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    With Eli Whitney's invention of the cotton gin in 1793, cotton became very profitable. This machine was able to reduce the time it took to separate seeds from the cotton. However, at the same time the increase in the number of plantations willing to move from other crops to cotton meant the greater need for a large amount of cheap labor, i.e. slaves. Thus, the southern economy became a one crop economy, depending on cotton and therefore on slavery. On the other hand, the northern economy was based more on industry than agriculture. In fact, the northern industries were purchasing the raw cotton and turning it into finished goods. This disparity between the two set up a major difference in economic attitudes. The South was based on the plantation system while the North was focused on city life. This change in the North meant that society evolved as people of different cultures and classes had to work together. On the other hand, the South continued to hold onto an antiquated social order. An order that the South did recognize as antiquated but there was no help from the North to put the South onto a successful path away from slavery. If slavery was the only issue, then the only thing being done was the North's harsh criticism of the South with no suggestions for a solution nor any help thereof. Kinda like today.
     
  18. Volga Boatman

    Volga Boatman Dishonorably Discharged

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    Bloody hell!

    I had thought this was a genuine suggestion for debate. But my fellow rogues have shown me the impracticality of it all.

    Shows just what a knowledgable team we have! Salutes to Belesar, Jugs, and the always intelligent Mr. Price.....

    damn! can't salute you all! I pay homage to you all though......(Homage? You're drunk! It's disgusting! Bursting in hear at two o'clock in the morning with tales about oriental fortune tellers......"But we must see him, we have brought gifts....Gold, Frankinsence, Murhh!"....WELL why didn't you say?...he's over there....so you're astrologers are you? Well what is he then?...."Hmm?"....What star sign is he?..."Oh...umm...Capricorn"....Oh yeah! What are they like?..."He is the Son of God, our Messiah, King of the Jews..."....So thats Capricorn, is it?..."No No No No thats just HIM...)
     
  19. PzJgr

    PzJgr Drill Instructor

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    Although the majority of the American people-- including many moderate politicians like Abraham Lincoln--wanted to avoid Civil War and were content to allow slavery to die a slow, inevitable death, the most influential political leaders of the day were not. On the southern side, "fire-eaters" like Rhett and Yancey were willing to make war to guarantee the propagation of their "right" to own slaves. On the northern side, abolitionists like John Brown and Henry Ward Beecher of Connecticut were willing to make war in order to put an immediate end to the institution of slavery.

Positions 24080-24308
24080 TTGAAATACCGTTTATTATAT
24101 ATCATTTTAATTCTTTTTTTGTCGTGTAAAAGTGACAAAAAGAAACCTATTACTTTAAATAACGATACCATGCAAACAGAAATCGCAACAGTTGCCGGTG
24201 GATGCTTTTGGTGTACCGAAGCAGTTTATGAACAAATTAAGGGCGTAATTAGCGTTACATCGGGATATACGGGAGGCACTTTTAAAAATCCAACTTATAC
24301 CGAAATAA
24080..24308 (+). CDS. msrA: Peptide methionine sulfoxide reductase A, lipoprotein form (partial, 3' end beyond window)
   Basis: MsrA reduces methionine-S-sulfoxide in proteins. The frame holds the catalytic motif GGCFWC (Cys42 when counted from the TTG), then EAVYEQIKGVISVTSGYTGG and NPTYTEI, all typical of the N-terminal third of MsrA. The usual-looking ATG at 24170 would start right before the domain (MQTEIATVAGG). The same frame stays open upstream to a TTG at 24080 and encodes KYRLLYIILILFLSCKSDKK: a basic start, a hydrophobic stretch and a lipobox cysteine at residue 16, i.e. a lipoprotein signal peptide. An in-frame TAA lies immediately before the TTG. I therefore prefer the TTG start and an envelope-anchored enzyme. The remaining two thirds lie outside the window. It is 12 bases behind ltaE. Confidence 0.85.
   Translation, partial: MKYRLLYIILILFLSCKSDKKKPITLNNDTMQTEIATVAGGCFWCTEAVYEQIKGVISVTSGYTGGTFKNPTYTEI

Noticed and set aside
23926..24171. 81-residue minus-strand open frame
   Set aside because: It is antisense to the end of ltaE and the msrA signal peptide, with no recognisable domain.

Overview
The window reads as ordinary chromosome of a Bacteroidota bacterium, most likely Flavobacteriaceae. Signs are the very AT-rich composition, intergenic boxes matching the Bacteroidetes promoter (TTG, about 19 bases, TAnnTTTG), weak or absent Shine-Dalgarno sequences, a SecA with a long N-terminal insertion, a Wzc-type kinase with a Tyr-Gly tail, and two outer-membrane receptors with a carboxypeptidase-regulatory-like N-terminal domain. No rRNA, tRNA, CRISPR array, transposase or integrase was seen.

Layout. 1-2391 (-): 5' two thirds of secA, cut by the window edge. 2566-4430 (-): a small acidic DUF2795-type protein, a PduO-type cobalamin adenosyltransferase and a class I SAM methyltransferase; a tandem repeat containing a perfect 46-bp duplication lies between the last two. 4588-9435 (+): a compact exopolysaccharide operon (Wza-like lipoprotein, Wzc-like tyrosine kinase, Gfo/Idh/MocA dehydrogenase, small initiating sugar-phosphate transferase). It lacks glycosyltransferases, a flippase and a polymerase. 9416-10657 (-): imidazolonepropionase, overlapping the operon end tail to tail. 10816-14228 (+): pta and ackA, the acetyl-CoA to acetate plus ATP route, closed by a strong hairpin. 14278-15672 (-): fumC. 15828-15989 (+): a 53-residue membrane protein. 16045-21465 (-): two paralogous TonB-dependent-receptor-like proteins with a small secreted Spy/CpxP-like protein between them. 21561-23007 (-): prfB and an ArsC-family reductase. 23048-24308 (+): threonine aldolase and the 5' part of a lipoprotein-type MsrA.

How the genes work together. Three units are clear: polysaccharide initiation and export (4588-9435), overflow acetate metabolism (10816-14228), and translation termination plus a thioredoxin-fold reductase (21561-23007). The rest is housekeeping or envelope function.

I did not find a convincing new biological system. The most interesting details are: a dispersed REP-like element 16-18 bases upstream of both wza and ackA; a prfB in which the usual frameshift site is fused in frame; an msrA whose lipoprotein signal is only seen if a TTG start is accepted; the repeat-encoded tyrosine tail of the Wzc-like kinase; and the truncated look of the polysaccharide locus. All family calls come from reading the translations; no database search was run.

These leaders, through either words or action, were able to convince the majority that it was necessary to go to war, and in order to convince them they justified the war with arguments that only indirectly referred to the subject of slavery (i.e., state rights et. al.).

    Southern politicians convinced their majority that the North was threatening their way of life and their culture. Northern politicians convinced their majority that the South, if allowed to secede, was really striking a serious blow at democratic government. In these arguments, both southern and northern politicians were speaking the truth--but not "the whole truth." They knew that to declare the war to be a fight over slavery would cause a lot of the potential soldiers of both sides to refuse to fight.

    The curious thing is that although slavery was the moral issue of the nineteenth century that divided the political leaders of the land, the average American had very little interest in slaves or slavery. Most Southerners were small farmers that could not afford slaves. Most Northerners were small farmers or tradesmen that had never even seen a slave.
     
  20. lwd

    lwd Ace

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    But would the elimination of slavery automatically create your "fair wage"? It certainly didn't in many norther mines or manufacturing jobs. Indeed I think I've seen analysis that indicate that one reason the North didn't go for slavery was that it wasn't economical.